Oil markets should reach balance after several years of supply glut sometime in the third quarter of 2018, Qatar's Minister of Energy and Industry HE Dr. Mohamed bin Saleh al-Sada told Reuters on the sidelines of the World Economic Forum in Davos on Tuesday.
Al-Sada said the majority of the surplus has been taken away by the market but he still sees excellent opportunities for Organisation of Petroleum Exporting Countries (Opec) and non-Opec members to continue cooperation beyond 2018.
Supply curbs by the Opec countries, Russia and other producers, began in January 2017 and are due to run until the end of 2018.
He said that oil producers could also target the flow of investments into the sector.
Supply shock is a possibility if the flow of investment remains restrained, as it has done over the past several years, he said.
Low oil prices for years have deterred fresh investments into the sector, triggering fears that the producers would not be able to meet rising global demand and thereby leading to a price spiral.
Last week, Opec and Russia reaffirmed that they would persevere with oil-production cuts until the end of the year to clear a global glut and signalled they were ready to co-operate beyond that.
Producers should keep cutting output until the end of the year as the oil market may re-balance at the end of the year or in 2019, Saudi Arabia Energy Minister Khalid al-Falih told a news conference in Muscat, Oman. The oil market still isn’t fully re-balanced, though the ministers from Opec and allied producers agreed in Muscat recently that their output-cuts agreement was working, Russian Energy Minister Alexander Novak said at the conference.
“As we approach the re-balancing by the end of 2018, we need to extend the framework but not necessarily in the production levels,” al-Falih said in a joint interview with his Russian counterpart on Bloomberg television. With a third of the surplus in global crude inventories still to be cleared, oil ministers agreed to co-operate beyond the end of this year, without deciding on a mechanism for this cooperation, he said.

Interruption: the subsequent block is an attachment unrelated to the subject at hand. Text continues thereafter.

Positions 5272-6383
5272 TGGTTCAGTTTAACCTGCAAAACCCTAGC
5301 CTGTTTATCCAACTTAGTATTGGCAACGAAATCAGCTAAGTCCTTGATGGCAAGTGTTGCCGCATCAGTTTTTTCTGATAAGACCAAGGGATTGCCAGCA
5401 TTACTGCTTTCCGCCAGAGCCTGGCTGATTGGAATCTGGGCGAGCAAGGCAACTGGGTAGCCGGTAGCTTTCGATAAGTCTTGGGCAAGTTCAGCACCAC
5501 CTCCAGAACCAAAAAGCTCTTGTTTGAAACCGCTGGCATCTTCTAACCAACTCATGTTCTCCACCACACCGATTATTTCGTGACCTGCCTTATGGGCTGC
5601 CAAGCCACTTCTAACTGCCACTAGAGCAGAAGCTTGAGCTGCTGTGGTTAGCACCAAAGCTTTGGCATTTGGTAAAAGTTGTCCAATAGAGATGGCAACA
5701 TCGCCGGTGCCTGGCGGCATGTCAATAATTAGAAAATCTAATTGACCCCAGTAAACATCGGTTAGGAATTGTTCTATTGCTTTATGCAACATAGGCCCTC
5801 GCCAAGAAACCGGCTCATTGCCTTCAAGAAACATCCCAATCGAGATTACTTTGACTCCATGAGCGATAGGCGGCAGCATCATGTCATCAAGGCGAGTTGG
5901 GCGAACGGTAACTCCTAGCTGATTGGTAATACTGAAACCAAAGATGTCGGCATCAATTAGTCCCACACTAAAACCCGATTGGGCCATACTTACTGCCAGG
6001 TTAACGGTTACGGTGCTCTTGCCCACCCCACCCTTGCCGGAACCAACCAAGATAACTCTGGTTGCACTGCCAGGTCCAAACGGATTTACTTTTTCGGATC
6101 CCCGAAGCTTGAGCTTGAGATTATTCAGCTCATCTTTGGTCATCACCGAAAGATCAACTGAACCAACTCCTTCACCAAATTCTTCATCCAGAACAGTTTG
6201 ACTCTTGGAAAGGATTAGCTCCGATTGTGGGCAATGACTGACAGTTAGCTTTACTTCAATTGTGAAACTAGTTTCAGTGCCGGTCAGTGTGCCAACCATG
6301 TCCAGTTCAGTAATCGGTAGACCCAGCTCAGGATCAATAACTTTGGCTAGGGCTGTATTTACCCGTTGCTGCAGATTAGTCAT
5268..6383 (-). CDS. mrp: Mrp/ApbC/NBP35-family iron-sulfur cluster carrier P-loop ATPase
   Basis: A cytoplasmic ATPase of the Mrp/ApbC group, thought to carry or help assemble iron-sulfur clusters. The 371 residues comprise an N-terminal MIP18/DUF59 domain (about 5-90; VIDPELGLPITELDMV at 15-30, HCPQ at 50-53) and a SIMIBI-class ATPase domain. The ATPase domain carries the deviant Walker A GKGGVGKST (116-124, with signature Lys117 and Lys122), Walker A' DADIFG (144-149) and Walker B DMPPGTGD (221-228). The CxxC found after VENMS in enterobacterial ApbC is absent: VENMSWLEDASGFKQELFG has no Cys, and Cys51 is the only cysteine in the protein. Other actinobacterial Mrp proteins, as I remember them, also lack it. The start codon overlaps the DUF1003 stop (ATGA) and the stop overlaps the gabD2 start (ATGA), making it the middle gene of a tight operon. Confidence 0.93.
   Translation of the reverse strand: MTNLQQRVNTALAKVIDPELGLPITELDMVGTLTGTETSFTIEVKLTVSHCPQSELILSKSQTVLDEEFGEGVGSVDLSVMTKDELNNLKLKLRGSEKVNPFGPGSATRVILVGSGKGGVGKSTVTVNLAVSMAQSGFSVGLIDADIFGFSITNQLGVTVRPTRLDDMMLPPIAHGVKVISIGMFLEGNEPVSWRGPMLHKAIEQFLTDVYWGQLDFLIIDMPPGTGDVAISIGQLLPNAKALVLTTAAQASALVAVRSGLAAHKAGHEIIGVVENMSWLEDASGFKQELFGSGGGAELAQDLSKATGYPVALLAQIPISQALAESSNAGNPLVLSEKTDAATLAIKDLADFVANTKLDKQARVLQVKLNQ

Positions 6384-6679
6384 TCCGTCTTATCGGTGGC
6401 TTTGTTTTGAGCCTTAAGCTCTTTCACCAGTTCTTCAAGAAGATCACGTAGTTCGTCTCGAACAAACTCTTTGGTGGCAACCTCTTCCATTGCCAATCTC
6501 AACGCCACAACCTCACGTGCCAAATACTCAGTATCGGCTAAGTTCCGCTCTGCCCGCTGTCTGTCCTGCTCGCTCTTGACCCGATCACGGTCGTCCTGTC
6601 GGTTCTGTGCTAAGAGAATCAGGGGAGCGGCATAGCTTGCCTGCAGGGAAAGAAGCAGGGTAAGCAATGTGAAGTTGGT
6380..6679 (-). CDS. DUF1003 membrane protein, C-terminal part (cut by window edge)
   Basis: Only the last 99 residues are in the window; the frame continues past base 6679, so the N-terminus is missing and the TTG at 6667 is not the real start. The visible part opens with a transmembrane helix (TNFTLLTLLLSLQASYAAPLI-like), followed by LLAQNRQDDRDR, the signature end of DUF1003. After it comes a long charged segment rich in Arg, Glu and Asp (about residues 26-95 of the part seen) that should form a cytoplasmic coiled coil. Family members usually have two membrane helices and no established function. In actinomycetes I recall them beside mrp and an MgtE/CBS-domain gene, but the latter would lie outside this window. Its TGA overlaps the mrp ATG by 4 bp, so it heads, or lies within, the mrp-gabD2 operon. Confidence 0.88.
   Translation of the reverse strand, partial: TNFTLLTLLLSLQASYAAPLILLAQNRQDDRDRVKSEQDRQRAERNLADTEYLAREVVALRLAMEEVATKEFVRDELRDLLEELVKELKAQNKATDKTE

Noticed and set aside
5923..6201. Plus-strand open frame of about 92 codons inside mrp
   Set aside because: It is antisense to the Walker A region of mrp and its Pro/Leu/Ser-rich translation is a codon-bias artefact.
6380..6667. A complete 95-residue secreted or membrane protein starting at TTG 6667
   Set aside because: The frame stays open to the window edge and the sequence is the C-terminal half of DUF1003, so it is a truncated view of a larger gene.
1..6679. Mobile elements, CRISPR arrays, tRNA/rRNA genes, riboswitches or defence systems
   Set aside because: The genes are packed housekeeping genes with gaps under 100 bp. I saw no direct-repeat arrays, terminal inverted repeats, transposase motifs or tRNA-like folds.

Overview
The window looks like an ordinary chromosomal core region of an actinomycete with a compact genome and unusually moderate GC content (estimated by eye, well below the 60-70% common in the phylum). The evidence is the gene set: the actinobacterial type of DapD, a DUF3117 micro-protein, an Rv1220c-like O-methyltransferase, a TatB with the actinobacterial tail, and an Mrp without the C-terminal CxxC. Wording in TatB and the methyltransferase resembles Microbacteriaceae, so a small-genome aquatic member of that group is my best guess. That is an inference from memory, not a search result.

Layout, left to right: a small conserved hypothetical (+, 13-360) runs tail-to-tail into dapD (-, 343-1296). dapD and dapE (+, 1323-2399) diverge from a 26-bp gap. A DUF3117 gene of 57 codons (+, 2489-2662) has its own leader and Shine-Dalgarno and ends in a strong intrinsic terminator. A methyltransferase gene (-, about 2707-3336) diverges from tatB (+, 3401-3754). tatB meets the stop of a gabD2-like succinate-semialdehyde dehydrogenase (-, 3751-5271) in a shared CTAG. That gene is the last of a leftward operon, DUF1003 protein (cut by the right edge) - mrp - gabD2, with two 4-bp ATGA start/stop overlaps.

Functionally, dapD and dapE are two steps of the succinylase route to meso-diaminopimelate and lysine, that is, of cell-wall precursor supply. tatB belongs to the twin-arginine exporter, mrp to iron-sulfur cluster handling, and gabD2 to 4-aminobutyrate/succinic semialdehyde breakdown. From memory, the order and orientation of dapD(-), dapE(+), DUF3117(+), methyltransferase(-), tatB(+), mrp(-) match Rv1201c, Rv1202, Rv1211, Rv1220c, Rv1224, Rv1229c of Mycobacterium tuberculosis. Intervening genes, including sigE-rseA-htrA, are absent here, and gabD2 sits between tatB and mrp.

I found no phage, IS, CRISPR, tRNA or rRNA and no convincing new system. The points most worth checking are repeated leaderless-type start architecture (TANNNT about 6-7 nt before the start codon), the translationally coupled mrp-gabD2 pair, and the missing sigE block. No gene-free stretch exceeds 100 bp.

Ministers from the Organisation of Petroleum Exporting Countries including Saudi Arabia met with counterparts from Russia and Oman in Muscat on January 20 to assess compliance with the cuts accord expiring at the end of the year. Saudi Arabia and Russia are leading the effort to trim production to drain stockpiles and prop up prices.
Oil rose more than 1% on Tuesday, with benchmark Brent crude hitting $70 a barrel for the first time in a week, boosted by healthy world economic growth prospects and expectations for continued production curbs by Opec , Russia and their allies.
A report from Moscow adds: Russia's Sakhalin-1 oil project, led by ExxonMobil, has ditched plans to raise output by a quarter this year after it was ordered by the authorities to return to previous lower production limits.
It was not immediately clear why the authorities blocked the rise, but higher output from the project might have jeopardised Russia's pledge to curb national crude output in line with a deal agreed on with Opec and other oil producers, Reuters said.
Sakhalin-1 operates under a Production Sharing Agreement struck in the mid-1990s and all plans must be run by local government.
ExxonMobil had received preliminary approval for a new quota in December and set output for January at 250,000 to 260,000 barrels per day (bpd), up from 200,000 bpd last year.
But the firm was ordered by the authorities this month to return to the old quota of 200,000 bpd, three industry sources said.
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